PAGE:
Crime and Punishment
Governed by inafa’maolek
Reverence for family is at the center of all CHamoru core values. Thus behavior is dictated by a sense of deep respect for the family, and a desire to maintain the dignity of one’s clan. While ancient CHamorus did not have written laws or a pronounced legal system, social order was kept by a deep sense of responsibility to the family in which one belonged. Those who disrespected this order, or brought shame to their clan, were severely punished.
A council of elders led by the maga’låhi and maga’håga (leading male and female of the clan) deliberated on matters of honor, preservation of the family, war and peace. They also made judgments and issued punishment to members of the clan who had brought dishonor. The women of the council, and especially the maga’håga, played a prominent role in the council. Decisions were todu manatungo’, made by consensus. However the maga’låhi could order punishments and fines on the manachang and acha’ot in his jurisdiction without the village council meeting.
When a couple married, women left their clan and moved to their husband’s clans land. However women could not be punished by their husband’s clan as that would cause a clan war to begin. A husband alone was responsible for any error committed by his wife, and he was the only one judged and punished in the case by his own clan. A widow who returned to her natural family was responsible for her own conduct, however, and would suffer all potential punishment herself.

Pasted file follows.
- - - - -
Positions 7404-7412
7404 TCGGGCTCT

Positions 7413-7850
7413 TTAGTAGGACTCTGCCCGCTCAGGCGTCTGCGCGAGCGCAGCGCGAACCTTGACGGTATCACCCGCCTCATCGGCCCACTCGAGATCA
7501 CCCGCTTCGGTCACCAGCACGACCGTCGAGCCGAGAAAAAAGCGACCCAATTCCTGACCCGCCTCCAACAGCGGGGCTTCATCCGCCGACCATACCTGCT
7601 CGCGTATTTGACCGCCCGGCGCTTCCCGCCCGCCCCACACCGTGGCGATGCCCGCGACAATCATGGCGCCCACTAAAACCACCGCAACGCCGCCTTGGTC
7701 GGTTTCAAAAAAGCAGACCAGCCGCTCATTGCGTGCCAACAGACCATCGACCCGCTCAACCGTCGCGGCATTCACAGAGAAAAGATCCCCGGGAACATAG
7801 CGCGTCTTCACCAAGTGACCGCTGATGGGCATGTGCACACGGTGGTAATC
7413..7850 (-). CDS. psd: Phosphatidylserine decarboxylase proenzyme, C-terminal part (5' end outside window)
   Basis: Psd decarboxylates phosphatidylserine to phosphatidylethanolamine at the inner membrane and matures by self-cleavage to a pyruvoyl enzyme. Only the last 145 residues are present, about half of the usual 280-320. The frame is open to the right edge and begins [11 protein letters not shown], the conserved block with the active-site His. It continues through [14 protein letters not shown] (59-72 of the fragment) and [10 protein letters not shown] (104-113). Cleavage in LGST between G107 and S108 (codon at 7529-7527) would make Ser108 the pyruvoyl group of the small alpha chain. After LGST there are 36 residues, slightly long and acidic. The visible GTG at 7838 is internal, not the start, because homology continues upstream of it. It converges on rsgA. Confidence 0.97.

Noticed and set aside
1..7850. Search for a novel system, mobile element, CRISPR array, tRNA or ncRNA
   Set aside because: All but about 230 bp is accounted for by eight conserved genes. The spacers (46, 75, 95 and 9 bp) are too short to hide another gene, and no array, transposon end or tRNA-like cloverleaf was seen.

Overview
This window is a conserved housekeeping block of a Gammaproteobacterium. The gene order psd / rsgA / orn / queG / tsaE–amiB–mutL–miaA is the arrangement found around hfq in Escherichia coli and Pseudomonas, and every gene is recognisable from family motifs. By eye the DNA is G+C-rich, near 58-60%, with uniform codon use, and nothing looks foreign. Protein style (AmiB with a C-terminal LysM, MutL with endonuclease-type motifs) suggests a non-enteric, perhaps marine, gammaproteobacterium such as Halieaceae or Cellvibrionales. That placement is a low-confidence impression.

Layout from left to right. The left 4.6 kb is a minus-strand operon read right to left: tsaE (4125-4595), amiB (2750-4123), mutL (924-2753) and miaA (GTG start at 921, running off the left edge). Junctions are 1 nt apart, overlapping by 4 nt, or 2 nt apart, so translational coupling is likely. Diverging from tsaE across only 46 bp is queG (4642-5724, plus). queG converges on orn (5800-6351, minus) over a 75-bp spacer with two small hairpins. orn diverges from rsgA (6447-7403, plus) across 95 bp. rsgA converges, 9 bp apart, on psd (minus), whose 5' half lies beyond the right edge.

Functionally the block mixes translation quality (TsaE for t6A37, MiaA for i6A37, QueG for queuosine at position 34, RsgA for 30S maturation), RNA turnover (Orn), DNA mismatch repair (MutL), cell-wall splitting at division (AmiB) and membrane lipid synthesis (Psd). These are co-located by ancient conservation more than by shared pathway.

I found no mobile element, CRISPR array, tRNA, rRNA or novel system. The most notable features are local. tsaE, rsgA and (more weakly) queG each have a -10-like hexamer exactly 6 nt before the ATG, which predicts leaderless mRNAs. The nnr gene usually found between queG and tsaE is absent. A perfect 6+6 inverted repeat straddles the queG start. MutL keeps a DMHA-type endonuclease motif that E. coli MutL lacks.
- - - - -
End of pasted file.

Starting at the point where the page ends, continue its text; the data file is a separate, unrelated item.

People’s actions were primarily governed by inafa’maolek, or the belief that CHamorus are all connected and must consider the good of all over selfish desires. This sense of unconditional interdependency instilled in people a deep sense of responsibility for their actions, because they were always a reflection of their family. Thus, CHamorus avoided conflicts out of consideration for other members of their clan.
When CHamorus did battle, however, it was usually over matters of honor. Disagreements about women frequently caused these conflicts. Insults to a village chief and infringement upon fishing rights or property rights could also start a war. CHamorus did not fight to kill each other, however. In the beginning of the attack, CHamoru men would send out loud shouts, not meant to intimidate, but rather to animate the fight. They seemed to go to battle with the sole view of never coming to action, and if they did, it was to escape the reproach of returning home without having done anything at all. Only two to three people died in action, and the rest quickly dispersed. CHamorus believed that those who fell in battle or were murdered were tormented in hell, thus they avoided this type of death. The goal was never to kill, but rather to shame the enemy and improve personal and family status. A defeated village would ask for peace by presenting ålas (shell money) to the victors, which increased their wealth.